But when Manik adopted a philosophical outlook to create characters such as Kuber and Kapila, Adaitwa drew characters like Udaitara and Rajar Jhi from the real life and ornamented them with his creativity. He let the characters play their roles as if they were independent and created a story of their own. Adaitwa became more renowned when Utpal Dutta made an adaptation of the Titas Ekti Nadir Nam and performed it on stage with his troupe in 1963. In the early 70s, Ritwik Ghatak, the legendary filmmaker, made a film based on it. The fame of Titash thus spread beyond the literary world although people knew very little about him.
Adaitwa tried to grasp the life and surroundings of the members of the fishing community where he was born and brought up. He revealed the features and signs of the dying Malo culture by making an analogy with the dried up surface of the river Titas. His observations and hunch were proven right. It was an epic novel that contains local dialect, detailed descriptions of rituals and musical performances. The resilience of Malo culture, in terms of fighting natural and man-made barriers, was drawn by him with a fine brush. Not only the fishing community, he also drew the day-to-day life struggle of the farmers. The chapter on the Boat Race festival is very significant too. According to Shantanu Kaiser, a former Professor of English at Brahmanbaria College, Adaitwa viewed boat race as symbolic of life. Over the years, the Malo fishermen community was completely obliterated and a lot of them migrated to Agartala and Kolkata.
He also wrote poems many of which were published during his life time in a scattered way in different weekly and monthly literary journals which is probably why readers are not aware of his other works apart from Titas. In 1987 Shantanu Kaiser wrote a book titled Adaitwa Mollo Barman: Jibon o Shahittaya, which was published by the Bangla Academy. Later this book was published in Kolkata. Shantanu Kaiser came to Brahmanbaria as a lecturer in a College and started exploring facts related to Adaitwa. He interviewed some of Adaitwa's contemporary friends in Brahmanbaria and collected some of his correspondences with local authors and tried to draw on the struggle of an author who represented a marginalised, disadvantaged and culturally disappearing group. Shantanu's work attracted the attention of the people in both Bangladesh and Kolkata. Kolpana Bordhan translated Adaitwa's novel as A River Called Titas, which was published by the Penguin Books in 1992. This translation was done with a lot of care and the translator had conducted field work in Bangladesh in order to ascertain the meaning of local words and culture of Brahmanbaria.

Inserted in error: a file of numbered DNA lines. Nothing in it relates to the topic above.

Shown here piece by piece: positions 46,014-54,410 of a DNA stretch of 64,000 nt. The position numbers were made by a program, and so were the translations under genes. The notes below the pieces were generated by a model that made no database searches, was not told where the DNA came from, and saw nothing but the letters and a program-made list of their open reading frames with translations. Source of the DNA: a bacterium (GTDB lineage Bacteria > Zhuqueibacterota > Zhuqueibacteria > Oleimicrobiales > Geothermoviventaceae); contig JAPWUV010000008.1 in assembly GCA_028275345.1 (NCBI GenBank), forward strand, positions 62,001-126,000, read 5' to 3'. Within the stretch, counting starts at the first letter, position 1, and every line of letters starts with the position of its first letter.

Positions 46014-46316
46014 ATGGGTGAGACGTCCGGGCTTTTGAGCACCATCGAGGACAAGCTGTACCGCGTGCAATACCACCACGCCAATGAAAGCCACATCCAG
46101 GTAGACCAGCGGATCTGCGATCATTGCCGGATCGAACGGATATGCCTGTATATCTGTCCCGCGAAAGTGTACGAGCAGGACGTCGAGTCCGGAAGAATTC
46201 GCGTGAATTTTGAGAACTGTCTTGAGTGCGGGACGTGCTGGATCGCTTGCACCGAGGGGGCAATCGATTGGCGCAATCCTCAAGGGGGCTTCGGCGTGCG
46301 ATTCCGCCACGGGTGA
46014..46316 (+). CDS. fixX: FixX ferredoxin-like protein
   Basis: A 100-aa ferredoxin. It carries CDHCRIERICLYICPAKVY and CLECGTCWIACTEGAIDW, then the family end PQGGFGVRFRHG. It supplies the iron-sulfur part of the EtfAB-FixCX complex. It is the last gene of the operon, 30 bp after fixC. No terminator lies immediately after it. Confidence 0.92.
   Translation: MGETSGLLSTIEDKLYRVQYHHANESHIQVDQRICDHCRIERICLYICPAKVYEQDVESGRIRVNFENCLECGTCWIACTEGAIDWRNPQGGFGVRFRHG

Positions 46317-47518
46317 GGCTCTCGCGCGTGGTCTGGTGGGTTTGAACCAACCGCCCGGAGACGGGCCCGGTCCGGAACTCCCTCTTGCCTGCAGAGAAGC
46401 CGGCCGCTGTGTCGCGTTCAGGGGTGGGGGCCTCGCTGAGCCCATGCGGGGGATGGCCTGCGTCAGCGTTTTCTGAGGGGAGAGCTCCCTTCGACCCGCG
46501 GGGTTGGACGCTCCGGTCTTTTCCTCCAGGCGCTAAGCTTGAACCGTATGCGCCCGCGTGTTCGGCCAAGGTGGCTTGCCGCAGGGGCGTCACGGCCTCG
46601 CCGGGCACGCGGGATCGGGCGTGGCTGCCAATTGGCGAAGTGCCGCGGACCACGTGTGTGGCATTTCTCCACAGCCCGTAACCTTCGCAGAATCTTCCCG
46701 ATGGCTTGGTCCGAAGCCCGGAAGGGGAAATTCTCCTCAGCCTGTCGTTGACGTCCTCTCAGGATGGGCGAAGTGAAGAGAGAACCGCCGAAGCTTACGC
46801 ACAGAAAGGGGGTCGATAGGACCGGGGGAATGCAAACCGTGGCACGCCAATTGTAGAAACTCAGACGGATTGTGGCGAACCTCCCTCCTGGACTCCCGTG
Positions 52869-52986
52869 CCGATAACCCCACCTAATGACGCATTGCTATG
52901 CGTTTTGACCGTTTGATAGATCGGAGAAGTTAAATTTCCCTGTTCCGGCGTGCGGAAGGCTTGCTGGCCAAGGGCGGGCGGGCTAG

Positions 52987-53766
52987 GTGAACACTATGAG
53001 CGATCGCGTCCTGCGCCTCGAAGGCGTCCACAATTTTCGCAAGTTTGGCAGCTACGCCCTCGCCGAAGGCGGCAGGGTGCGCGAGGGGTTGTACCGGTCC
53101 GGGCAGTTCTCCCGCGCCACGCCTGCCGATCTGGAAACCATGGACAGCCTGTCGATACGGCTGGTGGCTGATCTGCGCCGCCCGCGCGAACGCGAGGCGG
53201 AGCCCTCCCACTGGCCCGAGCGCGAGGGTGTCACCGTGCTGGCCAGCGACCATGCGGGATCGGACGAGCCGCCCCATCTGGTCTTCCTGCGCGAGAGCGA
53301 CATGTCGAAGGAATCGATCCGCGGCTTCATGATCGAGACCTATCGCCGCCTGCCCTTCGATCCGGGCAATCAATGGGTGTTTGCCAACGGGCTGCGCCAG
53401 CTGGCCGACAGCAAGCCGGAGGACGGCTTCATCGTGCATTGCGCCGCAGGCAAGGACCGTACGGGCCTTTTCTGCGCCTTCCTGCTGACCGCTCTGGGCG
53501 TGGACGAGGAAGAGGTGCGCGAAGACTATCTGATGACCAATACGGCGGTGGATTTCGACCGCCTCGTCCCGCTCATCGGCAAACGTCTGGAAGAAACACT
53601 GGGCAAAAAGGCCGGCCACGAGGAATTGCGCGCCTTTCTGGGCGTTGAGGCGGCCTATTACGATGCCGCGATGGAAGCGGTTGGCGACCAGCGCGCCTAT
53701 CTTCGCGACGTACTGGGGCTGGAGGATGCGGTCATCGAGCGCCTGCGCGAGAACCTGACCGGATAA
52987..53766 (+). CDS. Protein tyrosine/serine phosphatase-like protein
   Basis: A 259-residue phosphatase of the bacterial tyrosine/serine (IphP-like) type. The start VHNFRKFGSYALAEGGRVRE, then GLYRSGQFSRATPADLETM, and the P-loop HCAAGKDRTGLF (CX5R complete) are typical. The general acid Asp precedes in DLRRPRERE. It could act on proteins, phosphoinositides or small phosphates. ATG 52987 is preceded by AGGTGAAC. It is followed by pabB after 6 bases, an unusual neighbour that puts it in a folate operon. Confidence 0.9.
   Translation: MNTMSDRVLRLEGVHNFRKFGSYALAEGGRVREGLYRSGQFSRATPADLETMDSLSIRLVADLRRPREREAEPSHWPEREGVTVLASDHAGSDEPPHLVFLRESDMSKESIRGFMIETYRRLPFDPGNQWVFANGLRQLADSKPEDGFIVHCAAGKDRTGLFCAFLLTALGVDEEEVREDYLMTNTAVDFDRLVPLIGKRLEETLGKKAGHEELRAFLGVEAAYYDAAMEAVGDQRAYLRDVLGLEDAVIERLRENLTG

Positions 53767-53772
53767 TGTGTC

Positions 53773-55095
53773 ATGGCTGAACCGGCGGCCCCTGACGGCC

Achintaya Biswas of Kolkata conducted research on Adaitwa and published his collective works. Israel Khan also collected some of his rare pieces from different sources. Pashchim Banga Matshojibi Samity was formed in 1969 in order to promote Adaitwa's work. As a follow-up Adaitwa Malla Barman Educational and Cultural Society was formed to encourage more research on him.
The folklore he collected from Tripura was compiled in a book in 1990. Not only to the general readers or literary critiques, Adaitwa's work is an inspiration to anthropologists at home and abroad for their ethnographic value. John Johansson, a young Swedish anthropologist came to Bangladesh in 1993 to conduct field work on rivers in Bengali cosmology. He intended to stay on the bank of Jamuna and rented a house there. Later, when he found out about Kolpana Bardhan's translation A River Called Titas, he quickly went to Brahmanbaria and stayed on the bank of river Titas instead.
While Titas exhibits the rural and the folk life, Adaitwa's other creation Shada Hawa represents just the opposite world where he drew an urban colonial landscape. I attended a seminar in Brahmanbaria in 1996 where Professor Achinta Biswas related Shada Hawa with magic realism, which was contentious as expressed by other discussants.
Adaitwa did not receive the recognition by the Bangla literary community while he was alive. Gradually his works were collected and published and people came to realise the range and depth of his creativity. Further research is necessary to interpret his life and work.
The writer is Dean, School of Liberal Arts and Social Sciences, Independent University, Bangladesh.